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10 Practical Tips for How to Prevent Weight Gain While Traveling.

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1. Are you having any of the following cognitive distortions?

– Everyone gains weight while on vacation
– Its inevitable I’m going to gain weight. I have no control over it.
– I can’t have fun without overeating.
– I can’t fully experience and enjoy the food culture of the place I’m visiting without overeating.

Challenge these self sabotaging thoughts.

2. Don’t eat all your meals at restaurants.

At least in Western countries, restaurant meals tend to me higher calorie (higher fat, larger portions etc) than you would serve when you’re cooking at home.

There are bound to be times when you don’t feel like going out eat or don’t want to interrupt your day to go to a restaurant (e.g. you’re going to be spending the day at a museum and suspect the food that’s available nearby will be overpriced and/or gross).

Plan alternatives e.g. visit a local supermarket and purchase healthier items for your own picnic lunch.

3. Take with you – a knife, spoon, fork, and container that can serve as a bowl (I use a microwavable plastic bowl that has a resealable lid).

The knife comes in handy for making sandwiches and cutting fruit (e.g. slicing and removing skin from mangoes) and a spoon is great for the likes of a yoghurt.

The bowl is useful for cereal and for stopping food from getting squashed in your daypack.

4. I love visiting foreign supermarkets and produce markets.

– It gives you an experience of the everyday life of the people who live where you’re visiting.
– In non-English speaking countries, you can try out your language skills.

When traveling in the US, I like to go to the Wholefoods chain of supermarkets because they have great vegetarian/vegan choices, often have nice seating areas, and many stores have microwaves for heating your purchases. If you’re in New York, try the upstairs seating area at Wholefoods Union Square/14th St. The view across Union Square towards the Empire State Building is amazing and the buzzy atmosphere is also very cool.

In other US cities, the Wholefoods stores are often in interesting neighborhoods that are out of the tourist areas so venturing there can provide a different view of a city. Another great US supermarket with well priced and excellent food options is Trader Joe’s.

– In many countries, buying produce at the market is an essential part of the culture. At least, go stock up on fruit.

5. Consider staying at non-hotel accommodation that has cooking facilities for part of your trip.

In Rome, our B&B had a kitchen that we used to cook pasta and store a tub of gelato in the freezer section of the fridge. (B&Bs are an extremely common form of accommodation in Rome and not like B&Bs other places. They’re usually an apartment with only a few bedrooms, each with their own bathrooms, and there are not usually staff present outside of breakfast time or to greet arriving guests. Highly recommended).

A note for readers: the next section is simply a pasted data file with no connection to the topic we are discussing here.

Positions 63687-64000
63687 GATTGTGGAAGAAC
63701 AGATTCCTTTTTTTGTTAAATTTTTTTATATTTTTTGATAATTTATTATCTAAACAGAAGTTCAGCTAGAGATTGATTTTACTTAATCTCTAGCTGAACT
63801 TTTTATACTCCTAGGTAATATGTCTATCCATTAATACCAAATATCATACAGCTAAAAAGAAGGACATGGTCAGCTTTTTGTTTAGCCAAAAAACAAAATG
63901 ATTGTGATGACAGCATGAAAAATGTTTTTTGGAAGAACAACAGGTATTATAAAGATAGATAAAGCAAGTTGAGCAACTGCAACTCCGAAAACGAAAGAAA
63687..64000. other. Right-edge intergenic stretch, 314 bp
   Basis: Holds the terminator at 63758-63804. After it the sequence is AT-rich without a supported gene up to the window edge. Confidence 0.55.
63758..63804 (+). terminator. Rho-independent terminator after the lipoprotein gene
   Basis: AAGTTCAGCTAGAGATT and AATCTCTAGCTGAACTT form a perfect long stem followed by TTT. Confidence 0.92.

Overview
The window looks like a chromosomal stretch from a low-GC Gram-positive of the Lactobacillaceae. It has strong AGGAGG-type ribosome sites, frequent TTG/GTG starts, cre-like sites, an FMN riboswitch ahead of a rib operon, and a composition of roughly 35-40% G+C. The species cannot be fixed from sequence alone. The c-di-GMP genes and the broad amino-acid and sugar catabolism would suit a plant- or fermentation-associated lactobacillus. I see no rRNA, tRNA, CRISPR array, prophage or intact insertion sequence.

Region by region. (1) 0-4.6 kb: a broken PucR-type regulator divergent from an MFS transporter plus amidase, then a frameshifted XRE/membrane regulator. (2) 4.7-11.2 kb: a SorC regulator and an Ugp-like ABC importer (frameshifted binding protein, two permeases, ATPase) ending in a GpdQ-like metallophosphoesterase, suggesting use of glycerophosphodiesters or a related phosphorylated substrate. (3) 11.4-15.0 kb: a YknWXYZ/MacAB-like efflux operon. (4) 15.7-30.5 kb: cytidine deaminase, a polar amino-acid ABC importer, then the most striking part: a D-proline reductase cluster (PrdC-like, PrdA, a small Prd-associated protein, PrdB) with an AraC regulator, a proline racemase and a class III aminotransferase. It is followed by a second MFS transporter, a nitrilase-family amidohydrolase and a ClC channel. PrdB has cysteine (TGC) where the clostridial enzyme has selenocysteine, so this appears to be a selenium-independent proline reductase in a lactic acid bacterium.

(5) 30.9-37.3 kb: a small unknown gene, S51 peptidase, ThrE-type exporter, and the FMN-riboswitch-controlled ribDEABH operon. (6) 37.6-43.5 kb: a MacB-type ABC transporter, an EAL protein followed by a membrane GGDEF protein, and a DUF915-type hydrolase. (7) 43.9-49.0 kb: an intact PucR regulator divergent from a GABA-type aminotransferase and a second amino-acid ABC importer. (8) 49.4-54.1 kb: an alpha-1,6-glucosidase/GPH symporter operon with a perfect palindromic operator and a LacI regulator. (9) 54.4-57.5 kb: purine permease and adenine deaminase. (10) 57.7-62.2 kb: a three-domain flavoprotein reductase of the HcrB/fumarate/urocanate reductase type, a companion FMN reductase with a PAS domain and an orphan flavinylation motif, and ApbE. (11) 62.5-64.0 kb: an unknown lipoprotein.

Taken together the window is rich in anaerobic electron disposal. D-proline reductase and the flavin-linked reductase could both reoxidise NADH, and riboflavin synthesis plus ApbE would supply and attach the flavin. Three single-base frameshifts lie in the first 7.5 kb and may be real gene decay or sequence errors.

Hostels usually have kitchens.

6. Write yourself a note of the advantages of NOT overeating while on vacation.

Here are some examples.

– Coming home after vacation is hard enough without the additional suffering of losing the weight you gained while you were away.
– You’ll establish a positive pattern that you can go on vacation without gaining weight.
– You won’t have experiences of feeling sick from having overeaten.
– You might spend less money on food and booze if you’re being moderate about your consumption.
– You won’t have a negative memory associated with your trip i.e. the memory that you gained weight.

7. Prioritize Getting Enough Sleep and Water

If you’re overtired, you’ll probably overeat to pick up your energy.

If you’re dehydrated you might end up overeating for hydration (i.e. mistake thirst for hunger). Watch out for this on days you’re flying/busing/training.

8. Think ahead.

Thinking ahead can help prevent you overeating due to having become overly hungry.

What approx times do you want to eat meals? Where are you likely to be at those times?

Is there likely to be good food nearby, or are you likely to need to go somewhere different to eat?

Do you need to take food with you?

9. Cheap carbs can lead to traveler’s constipation and/or gaining weight.

Cheap food options (e.g. pizza) aren’t so cheap if you end up with constipation or gaining weight.

10. Watch the extra calories from drinks.

Extra calories from booze and iced coffees, sodas etc add up.

Its easy to end up buying sugary drinks when you’re somewhere you can’t drink the tap water or in hot countries.

Image by Tony Alter under Creative Commons license.

3 Comments


  1. //

    Great tips.

    I often find that it’s not how much I eat when I’m traveling, but what I eat. With all the delicious choices on a restaurant menu it is often tempting to go with something high in calories with really thinking the choice through.



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